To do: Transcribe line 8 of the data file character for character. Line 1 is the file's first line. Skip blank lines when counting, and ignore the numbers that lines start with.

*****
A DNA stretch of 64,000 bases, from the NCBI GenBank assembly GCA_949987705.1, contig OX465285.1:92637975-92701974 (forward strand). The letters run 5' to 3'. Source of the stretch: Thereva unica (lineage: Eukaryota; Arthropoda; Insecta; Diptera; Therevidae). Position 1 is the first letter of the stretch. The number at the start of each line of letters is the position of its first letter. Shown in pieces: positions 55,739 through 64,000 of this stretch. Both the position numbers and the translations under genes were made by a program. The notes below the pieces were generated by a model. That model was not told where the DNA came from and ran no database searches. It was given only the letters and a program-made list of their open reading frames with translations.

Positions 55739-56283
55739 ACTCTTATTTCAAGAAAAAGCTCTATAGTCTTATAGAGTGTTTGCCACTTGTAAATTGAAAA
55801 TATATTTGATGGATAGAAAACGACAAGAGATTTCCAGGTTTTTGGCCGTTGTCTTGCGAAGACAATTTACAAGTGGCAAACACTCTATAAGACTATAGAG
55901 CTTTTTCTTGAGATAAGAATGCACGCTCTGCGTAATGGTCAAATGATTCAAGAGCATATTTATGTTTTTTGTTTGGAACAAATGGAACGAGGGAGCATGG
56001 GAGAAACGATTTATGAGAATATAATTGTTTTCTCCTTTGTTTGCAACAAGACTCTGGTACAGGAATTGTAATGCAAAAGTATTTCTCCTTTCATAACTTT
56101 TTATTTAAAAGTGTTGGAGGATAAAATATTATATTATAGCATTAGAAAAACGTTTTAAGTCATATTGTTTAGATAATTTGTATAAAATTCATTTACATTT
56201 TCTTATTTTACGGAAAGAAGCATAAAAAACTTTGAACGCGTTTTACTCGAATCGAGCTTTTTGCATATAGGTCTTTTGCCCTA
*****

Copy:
56201 TCTTATTTTACGGAAAGAAGCATAAAAAACTTTGAACGCGTTTTACTCGAATCGAGCTTTTTGCATATAGGTCTTTTGCCCTA